Orchard (Developments) Holdings plc and Orchard (Huthwaite) Limited (the “Claimants”) brought a negligence claim against National Westminster Bank plc (the “Bank”) seeking damages arising out of the mis-selling of various interest rate hedging products in 2002 and 2004.
In November 2010, the Claimants noticed that the presence of hedging products had made it difficult for them to secure refinancing. By December 2011, at a board meeting of the Claimants (which was attended by the Bank), the Claimants acknowledged that the Bank would take account of the break costs of the products when carrying out its LTV calculations for refinancing. The Claimants also realised the break costs were considerable.
The Limitation Act 1980
Pursuant to Section 14(A) of the Limitation Act 1980 (the “Act”) the period in which a claim must be issued before it is statue barred is either, six years from the date on which the cause of action accrued, or three years from the date on which a claimant has the requisite knowledge to bring the claim.
The Bank issued an application for summary judgment, asserting the claim was statue barred and that the claim had no real prospect of success. It was agreed between the parties that the claim would be time barred if the Claimants had the requisite knowledge before 29 June 2012.
The Bank argued that the Claimants had actual knowledge or, alternatively, the Claimants could reasonably be expected to have known of the alleged negligence by December 2011, at the latest. The Bank relied upon email correspondence and minutes of meetings between the parties, which the Claimants did not dispute.
The Claimants argued the Bank did not provide a sufficient explanation of the hedging products and that whilst knowing certain key facts before June 2012, the Claimants had no reason to believe that the hedging products had been mis-sold until July 2012. The Claimants relied upon the fact that the FCA first made a public announcement on 29 June 2012, in which the FCA confirmed they would provide redress to victims of mis-selling.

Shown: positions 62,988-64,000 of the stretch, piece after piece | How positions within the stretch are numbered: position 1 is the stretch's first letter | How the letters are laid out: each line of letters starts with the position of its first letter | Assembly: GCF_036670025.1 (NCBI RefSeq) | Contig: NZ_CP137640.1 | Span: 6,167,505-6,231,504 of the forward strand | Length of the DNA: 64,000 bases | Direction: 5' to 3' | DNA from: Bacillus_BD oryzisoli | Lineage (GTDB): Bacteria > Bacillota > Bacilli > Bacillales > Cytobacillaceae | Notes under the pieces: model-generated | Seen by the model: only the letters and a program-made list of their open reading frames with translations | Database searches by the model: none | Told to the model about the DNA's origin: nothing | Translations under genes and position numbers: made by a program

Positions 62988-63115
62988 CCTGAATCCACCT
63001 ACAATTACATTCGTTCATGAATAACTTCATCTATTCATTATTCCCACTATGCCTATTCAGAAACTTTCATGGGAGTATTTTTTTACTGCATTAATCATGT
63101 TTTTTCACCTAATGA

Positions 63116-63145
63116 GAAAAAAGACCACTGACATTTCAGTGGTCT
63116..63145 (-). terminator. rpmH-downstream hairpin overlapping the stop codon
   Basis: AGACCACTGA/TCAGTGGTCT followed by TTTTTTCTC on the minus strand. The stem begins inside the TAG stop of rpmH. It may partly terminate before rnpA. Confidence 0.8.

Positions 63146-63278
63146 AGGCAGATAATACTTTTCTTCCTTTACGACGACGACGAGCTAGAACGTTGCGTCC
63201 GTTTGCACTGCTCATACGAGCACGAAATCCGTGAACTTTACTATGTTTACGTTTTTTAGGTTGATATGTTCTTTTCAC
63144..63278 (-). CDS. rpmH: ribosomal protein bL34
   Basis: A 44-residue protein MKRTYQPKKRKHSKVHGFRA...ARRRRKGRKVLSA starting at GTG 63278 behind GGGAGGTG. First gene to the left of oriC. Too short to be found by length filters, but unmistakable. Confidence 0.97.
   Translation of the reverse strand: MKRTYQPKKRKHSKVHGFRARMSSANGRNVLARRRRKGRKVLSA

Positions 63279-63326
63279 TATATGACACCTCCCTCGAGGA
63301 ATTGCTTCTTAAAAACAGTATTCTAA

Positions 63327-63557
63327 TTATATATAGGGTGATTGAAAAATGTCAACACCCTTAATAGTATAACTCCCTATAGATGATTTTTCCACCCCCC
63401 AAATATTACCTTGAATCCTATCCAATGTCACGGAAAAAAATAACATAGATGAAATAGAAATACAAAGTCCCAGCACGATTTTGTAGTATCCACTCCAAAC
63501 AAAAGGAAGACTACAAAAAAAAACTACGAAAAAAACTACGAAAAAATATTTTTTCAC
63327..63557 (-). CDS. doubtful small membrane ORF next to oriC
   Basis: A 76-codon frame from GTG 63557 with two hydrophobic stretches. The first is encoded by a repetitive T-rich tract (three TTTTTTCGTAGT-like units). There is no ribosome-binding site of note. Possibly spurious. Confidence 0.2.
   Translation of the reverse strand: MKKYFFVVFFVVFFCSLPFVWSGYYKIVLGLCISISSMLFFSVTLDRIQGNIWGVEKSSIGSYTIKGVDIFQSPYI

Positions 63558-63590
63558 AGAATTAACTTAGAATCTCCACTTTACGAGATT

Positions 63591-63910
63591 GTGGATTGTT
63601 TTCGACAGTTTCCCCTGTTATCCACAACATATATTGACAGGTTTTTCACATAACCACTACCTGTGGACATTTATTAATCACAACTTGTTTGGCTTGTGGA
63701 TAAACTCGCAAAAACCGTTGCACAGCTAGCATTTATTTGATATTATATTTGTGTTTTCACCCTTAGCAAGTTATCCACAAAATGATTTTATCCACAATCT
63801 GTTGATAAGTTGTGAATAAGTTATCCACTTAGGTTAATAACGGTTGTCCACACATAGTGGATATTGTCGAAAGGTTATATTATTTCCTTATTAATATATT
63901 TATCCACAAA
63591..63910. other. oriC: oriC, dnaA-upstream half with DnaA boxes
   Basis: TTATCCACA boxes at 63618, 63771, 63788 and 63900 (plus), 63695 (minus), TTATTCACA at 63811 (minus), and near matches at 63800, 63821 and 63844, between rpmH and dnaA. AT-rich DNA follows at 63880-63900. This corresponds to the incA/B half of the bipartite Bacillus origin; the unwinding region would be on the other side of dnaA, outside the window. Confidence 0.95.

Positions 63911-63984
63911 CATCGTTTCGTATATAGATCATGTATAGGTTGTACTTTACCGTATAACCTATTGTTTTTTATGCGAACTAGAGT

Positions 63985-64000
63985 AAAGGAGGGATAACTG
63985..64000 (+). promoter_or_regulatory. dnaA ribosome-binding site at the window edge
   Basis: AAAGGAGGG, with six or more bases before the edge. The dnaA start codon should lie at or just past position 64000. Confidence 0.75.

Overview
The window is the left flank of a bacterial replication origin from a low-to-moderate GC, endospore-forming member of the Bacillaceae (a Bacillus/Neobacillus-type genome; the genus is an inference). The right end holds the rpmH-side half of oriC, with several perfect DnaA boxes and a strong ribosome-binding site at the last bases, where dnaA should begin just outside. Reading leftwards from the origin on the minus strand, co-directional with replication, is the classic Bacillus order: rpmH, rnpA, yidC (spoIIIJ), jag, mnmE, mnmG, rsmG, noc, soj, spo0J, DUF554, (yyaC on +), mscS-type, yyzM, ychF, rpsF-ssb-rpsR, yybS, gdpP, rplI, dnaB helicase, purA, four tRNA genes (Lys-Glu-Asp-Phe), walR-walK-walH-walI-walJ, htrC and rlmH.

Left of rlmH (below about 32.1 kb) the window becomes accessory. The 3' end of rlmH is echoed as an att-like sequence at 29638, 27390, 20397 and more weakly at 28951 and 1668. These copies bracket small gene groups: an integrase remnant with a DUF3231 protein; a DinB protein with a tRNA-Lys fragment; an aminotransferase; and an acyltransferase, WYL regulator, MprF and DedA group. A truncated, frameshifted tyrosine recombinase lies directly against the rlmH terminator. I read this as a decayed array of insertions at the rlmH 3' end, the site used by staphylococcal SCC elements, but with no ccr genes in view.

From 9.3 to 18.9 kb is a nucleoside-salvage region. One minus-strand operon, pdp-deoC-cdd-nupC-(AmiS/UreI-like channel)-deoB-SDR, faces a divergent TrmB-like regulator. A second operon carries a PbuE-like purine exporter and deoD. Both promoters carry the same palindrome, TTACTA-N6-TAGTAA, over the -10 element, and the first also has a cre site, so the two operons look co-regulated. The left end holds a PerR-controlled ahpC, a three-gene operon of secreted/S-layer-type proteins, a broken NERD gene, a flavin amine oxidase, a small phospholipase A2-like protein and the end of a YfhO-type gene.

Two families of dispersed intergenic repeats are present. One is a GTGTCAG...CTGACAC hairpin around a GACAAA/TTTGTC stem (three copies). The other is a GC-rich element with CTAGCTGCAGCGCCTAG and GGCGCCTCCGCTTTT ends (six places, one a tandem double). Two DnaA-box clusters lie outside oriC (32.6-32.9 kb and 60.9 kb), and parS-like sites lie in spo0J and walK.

The application hinged on whether the Claimants had the requisite knowledge more than 3 years before the claim was issued. The Court relied on the judgment in Haward v Fawcetts  in which the House of Lords provided guidance on the issue. In Haward it was held that for time to start running “the claimant need not have the kind of detail that one would see in a well-drafted Particulars of Claim, but need only have a broad knowledge of the essence of the relevant acts or omissions” and time would not start to run “until the claimant knows, that there is a real possibility his damage was caused by the act or omission in question”.
In assessing the facts of the present case, case law and statute, it was reaffirmed that the Courts have no discretion in the application of section 14(A) and that a “claim is either statute barred or not”.
The Court held “it was abundantly clear” that the Claimants were aware that the advice was flawed well before June 2012 and it was irrelevant when the Claimants found out they had a claim in negligence. The Court therefore found in favour of the Bank and granted summary judgment.
The case serves as a cautionary reminder of the approach the Courts will take in applying Section 14A of the Act. It is reassuring for lenders that the Courts are taking a robust approach to when potential claimants have the requisite knowledge in respect of mis-selling claims. It is also another timely reminder for all potential claimants to seek legal advice at the earliest opportunity.